December 21st, 2013: Patton (1970)

Patton

Cast and Crew:  Franklin J. Schaffner (Director); Francis Ford Coppola (Screenwriter);  Jerry Goldsmith (Score); Karl Malden, Michael Strong, Morgan Paull, Bill Hickman, Jack Gwillim, John Douchette

What It’s About:  Controversial American General George S. Patton’s (George C. Scott) tumultuous career in the Second World War is the basis for this myth making film.

Why Watch it Today?: Patton died on this date in 1945.

Advertisements

6 comments on “December 21st, 2013: Patton (1970)

  1. geelw says:

    Heh. “Myth-Making” would get you run outta town in some rah-rah war movie circles, but yeah, this one’s a hoot with wooden teeth splitting cherry trees and making railroad ties out of them. Still, it’s a nicely made film (and that Jerry Goldsmith score is excellent). Trivial trivia: Beneath the Planet of the Apes has a scene that sort of rips off the opening speech in a more truncated form…

    • T.A. Gerolami says:

      My dad would probably have been in the “run Mort out of town” crowd were he alive to read this, but after I watched it I did a little (a little) bit of reading and it really seems that this (excellent) film did a tremendous job boosting Patton’s image in the mind of the American public. The score is amazing, and there are definitely some very, very iconic scenes, the speech being just one of them (and, with the exception of Scott’s voice not matching Patton’s apparently quite high one, at least it is based on speeches that Patton gave). I know the Apes movie did a parody of this, but so did tons of others, really is one of those moments that birthed a thousand imitations, parodies and rip-offs!

      • geelw says:

        I’ll need to look up the shooting schedule for Beneath the Planet of the Apes one day, as I think it may have been the first or one of the first films do do a riff on that speech. I’ve always found it funny because it’s also a Fox film and I’d imagine that clip of Scott was shot and perhaps made the rounds in the studio as “great”, but some writer(s) thought it was ripe for a few pokes with a sharp stick and there you go..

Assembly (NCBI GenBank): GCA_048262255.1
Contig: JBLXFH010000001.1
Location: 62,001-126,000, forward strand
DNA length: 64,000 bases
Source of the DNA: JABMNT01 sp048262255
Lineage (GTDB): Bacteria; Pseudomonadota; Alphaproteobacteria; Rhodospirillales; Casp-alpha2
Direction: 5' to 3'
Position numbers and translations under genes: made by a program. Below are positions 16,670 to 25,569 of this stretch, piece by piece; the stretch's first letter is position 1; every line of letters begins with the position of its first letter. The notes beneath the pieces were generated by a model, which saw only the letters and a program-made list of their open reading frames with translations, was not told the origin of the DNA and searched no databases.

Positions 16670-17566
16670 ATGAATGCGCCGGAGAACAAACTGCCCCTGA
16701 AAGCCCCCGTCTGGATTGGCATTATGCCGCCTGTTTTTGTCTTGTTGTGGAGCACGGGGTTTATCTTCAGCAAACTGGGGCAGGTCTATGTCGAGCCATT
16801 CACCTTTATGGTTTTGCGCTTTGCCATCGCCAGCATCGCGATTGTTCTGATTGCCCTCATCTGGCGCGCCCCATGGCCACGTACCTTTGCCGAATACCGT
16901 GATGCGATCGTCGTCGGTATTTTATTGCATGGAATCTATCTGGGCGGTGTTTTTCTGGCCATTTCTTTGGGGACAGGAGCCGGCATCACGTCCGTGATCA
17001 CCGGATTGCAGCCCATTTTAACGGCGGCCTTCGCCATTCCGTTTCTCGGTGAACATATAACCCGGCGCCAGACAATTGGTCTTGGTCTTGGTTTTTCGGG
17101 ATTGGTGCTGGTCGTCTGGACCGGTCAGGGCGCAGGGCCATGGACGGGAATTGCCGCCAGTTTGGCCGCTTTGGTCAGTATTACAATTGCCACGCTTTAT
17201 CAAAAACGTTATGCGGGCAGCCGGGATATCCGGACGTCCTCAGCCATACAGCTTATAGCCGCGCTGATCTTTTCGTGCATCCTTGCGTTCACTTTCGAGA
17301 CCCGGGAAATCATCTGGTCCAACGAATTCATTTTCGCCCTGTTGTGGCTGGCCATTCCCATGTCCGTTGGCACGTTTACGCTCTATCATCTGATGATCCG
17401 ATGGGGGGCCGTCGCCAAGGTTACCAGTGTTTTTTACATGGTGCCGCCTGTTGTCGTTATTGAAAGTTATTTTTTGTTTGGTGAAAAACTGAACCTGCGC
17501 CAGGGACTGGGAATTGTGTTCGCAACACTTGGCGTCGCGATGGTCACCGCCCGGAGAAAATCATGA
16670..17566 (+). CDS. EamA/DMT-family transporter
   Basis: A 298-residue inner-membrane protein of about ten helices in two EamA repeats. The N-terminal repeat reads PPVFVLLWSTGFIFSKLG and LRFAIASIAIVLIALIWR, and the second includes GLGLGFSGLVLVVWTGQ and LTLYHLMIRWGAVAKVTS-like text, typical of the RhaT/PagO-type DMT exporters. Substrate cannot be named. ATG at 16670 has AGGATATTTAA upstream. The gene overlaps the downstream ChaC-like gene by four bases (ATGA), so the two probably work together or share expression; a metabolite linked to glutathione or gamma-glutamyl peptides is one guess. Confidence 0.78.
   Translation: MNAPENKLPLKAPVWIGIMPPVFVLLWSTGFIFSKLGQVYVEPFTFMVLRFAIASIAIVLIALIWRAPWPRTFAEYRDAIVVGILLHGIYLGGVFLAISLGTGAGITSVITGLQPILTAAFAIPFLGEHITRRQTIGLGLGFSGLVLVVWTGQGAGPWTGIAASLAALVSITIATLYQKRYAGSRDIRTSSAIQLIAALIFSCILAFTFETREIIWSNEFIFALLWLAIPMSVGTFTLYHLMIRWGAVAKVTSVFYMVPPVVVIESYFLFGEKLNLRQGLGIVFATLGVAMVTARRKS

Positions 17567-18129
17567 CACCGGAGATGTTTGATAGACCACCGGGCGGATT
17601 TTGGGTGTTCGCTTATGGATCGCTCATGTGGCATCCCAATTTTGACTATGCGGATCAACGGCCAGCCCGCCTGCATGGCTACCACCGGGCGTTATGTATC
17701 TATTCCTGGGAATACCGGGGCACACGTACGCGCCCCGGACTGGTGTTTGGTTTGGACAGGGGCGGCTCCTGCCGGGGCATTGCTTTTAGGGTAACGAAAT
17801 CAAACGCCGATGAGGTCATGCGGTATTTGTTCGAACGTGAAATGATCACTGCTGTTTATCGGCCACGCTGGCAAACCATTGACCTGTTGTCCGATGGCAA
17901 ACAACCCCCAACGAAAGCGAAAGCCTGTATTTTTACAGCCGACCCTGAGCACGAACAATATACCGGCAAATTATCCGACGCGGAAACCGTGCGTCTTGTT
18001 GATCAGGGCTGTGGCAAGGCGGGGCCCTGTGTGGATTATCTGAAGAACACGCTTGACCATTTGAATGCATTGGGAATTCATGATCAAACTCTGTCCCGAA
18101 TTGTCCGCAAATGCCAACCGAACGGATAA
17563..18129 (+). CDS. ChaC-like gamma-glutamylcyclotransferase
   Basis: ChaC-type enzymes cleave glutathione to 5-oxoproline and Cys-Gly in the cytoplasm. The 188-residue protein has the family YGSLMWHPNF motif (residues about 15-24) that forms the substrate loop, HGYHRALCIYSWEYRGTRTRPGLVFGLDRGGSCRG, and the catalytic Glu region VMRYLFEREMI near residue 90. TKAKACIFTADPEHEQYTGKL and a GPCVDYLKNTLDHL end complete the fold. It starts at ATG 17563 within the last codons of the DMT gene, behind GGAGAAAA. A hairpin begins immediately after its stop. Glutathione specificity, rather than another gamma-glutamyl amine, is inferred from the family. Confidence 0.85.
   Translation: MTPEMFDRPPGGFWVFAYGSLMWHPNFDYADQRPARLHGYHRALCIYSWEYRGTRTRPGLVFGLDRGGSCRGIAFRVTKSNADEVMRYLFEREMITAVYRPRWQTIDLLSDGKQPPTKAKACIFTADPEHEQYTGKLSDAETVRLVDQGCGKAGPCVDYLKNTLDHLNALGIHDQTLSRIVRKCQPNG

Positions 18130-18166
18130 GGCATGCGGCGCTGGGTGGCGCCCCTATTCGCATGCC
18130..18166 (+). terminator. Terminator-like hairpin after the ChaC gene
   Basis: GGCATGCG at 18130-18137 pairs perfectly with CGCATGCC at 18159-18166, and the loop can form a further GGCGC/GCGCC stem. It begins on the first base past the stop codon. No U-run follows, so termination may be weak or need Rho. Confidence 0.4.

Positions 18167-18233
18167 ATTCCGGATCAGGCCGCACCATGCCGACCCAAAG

There was a TV movie made years later about Patton’s post-WWII life up to his death. I vaguely recall it, but I think it was on NBC and not too terrible at all.

        Anyway, tanks for the memories (oh, the pun…) and Merry Christmas and/or Happy Holidays!

  2. T.A. Gerolami says:

    From what I understand, too that script circulated around for years before it actually got made-so much so that FFC was off doing something else by the time they shot it and was very surprised that it was in production. Or I think that’s how the interview I’m half-remembering went.

    He didn’t last long after WWII-he died in 1945-so that must have been a short movie!

    Same to you, sir-thank you for your comments. It’s great having a conversation about these movies.

    • geelw says:

      Amusingly enough:

      the TV movie was about 2 1/2 hours long and made up of a lot of flashbacks, so there you go. TV figures out a way to pad out the shortest post-war lifespan…

      • T.A. Gerolami says:

        Wow! They even roped Scott back in for this! It’s funny, when I watched the 1970 movie, I felt like there were scenes from the end of his life missing-maybe I did see this back in the day.

Leave a Reply

Fill in your details below or click an icon to log in:

WordPress.com Logo

You are commenting using your WordPress.com account. Log Out / Change )

Twitter picture

You are commenting using your Twitter account. Log Out / Change )

Facebook photo

You are commenting using your Facebook account. Log Out / Change )

Google+ photo

You are commenting using your Google+ account. Log Out / Change )

Connecting to %s